Combine flour with salt. Cut in butter and shortening until mixture is a roughly even crumbly texture. Add lemon juice and water and blend just until dough comes together.
Shape into a disc, wrap and chill for 30 minutes. While pastry is chilling, prepare filling.
Cook potatoes in an uncovered pot of salted water until tender and drain. Roughly mash potatoes and set aside to cool.
In a large sauté pan or skillet, sauté beef, pork and/or veal over medium heat until no longer pink. Drain off excess fat, add onions and seasonings and sauté until tender, about 10 minutes.
Add cider and water and bring up to a simmer. Let mixture simmer for about 15 minutes, until most of liquid is absorbed. Remove from heat, stir in potatoes and cool to room temperature. This can be prepared a day in advance.
Preheat oven to 375 °F.
On a lightly floured surface, cut dough in half, roll out to just less than ¼-inch (.5 cm) thickness and line an 8-inch (20 cm) springform pan. Fill with tourtière filling.
Roll out remaining dough, cut a hole in center (for steam to escape) and place on top of filling. Pinch edges of crust together and brush with eggwash. Bake for 40 to 45 minutes, until pastry is a rich golden brown. Let cool 5 minutes, then remove from pan and serve.
Tourtière can be made up to 2 days in advance and reheated in a 300 °F oven.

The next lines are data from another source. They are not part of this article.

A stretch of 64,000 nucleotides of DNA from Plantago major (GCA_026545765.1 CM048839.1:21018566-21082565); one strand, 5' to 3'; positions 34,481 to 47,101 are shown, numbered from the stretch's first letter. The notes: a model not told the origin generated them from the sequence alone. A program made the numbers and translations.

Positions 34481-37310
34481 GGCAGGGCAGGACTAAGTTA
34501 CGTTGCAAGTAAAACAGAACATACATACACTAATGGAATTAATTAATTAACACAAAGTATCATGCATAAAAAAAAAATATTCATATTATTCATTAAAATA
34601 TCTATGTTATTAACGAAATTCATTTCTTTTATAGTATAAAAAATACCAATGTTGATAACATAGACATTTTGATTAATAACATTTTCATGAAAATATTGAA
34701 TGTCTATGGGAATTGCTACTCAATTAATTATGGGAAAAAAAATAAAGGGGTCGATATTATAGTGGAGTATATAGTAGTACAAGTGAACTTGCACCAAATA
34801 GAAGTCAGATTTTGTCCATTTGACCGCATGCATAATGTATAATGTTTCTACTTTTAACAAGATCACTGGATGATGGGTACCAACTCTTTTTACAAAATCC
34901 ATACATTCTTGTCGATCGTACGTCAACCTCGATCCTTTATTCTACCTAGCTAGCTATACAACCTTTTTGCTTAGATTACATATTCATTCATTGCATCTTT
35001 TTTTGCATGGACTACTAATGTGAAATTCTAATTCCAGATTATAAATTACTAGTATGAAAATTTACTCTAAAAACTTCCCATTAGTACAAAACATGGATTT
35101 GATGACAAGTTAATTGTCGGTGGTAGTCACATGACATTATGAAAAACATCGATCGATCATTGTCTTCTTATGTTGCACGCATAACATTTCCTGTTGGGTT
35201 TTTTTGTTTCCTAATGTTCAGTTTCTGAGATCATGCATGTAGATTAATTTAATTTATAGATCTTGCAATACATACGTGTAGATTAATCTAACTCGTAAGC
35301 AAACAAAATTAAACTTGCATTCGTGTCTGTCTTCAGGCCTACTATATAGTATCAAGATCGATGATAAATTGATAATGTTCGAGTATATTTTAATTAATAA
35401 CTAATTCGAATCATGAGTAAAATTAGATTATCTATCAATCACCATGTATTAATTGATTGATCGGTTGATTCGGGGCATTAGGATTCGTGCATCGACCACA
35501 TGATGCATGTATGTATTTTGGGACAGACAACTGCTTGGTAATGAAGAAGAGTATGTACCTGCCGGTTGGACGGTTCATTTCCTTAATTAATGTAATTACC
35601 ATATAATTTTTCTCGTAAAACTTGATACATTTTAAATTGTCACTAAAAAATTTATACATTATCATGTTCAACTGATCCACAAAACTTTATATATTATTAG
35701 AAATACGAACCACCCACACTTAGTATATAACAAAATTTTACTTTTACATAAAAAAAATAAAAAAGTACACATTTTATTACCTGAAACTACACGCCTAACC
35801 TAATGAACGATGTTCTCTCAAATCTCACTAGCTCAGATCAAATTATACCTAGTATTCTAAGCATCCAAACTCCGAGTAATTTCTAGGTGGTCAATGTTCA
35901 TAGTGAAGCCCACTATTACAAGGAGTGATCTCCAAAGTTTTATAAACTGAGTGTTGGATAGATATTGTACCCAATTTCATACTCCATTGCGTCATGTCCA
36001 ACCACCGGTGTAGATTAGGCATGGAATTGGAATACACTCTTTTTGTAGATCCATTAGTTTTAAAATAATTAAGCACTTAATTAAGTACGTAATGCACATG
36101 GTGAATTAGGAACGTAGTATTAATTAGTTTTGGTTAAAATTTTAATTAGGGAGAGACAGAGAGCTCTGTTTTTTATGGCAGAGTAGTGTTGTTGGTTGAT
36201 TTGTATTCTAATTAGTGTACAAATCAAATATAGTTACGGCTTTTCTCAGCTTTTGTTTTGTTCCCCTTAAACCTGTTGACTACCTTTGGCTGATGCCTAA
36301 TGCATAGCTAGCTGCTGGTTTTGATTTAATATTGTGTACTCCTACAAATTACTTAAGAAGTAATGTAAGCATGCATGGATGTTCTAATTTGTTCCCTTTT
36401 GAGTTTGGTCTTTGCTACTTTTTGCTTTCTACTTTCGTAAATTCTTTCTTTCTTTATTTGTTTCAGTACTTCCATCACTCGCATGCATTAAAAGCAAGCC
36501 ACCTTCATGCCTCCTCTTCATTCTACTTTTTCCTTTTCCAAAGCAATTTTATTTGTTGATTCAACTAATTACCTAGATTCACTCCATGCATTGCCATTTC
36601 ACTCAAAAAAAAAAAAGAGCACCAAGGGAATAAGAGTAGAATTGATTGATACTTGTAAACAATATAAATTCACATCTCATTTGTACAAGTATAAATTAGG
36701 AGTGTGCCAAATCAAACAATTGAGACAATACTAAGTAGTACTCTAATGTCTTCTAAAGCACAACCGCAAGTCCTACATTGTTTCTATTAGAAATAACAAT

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Darwin ---the capital city of the Northern Territory Darwin has a pace that might - almost - be described as brisk, at least by Northern Territory standards. The city's populace now reflects its proximity to Asia: the mix of some 50 cultures including Aborigines, Vietnamese, Filipinos, Malays, New Guineans, Pacific Islanders, Japanese, Indonesians and European Australians, provides a strong cosmopolitan flavour. The Northern Territory’s capital, Darwin was founded in 1869, after more than 40 years of failed settlements in the north – abandoned one after another because of malaria outbreaks, cyclones, Aboriginal attacks and supply failure due to the sheer distance from the other white settlements. It was named after Charles Darwin, one of whose shipmates on the Beagle discovered the bay in 1839. The best way to appreciate Darwin's multiethnic mix is to visit this market, held every Thursday and Sunday evening from April to October, with stalls selling foods from around the world and handmade craft including crocodile products, indigenous art and jewellery. If you have come to Darwin city, you will understand the local culture and history of Darwin, taste some delicious food and enjoy the amazing scenery here ,also take some photo is a pretty good experience . do you think so. If you can ,take the photo to the profession canvas prints shop to made a canvas painting, it is can as a gift to your friends or hangs in your home to add more beauty to your home. My Canvas Prints-Canvas Prints http://www.mycanvasprints.com.au/home/
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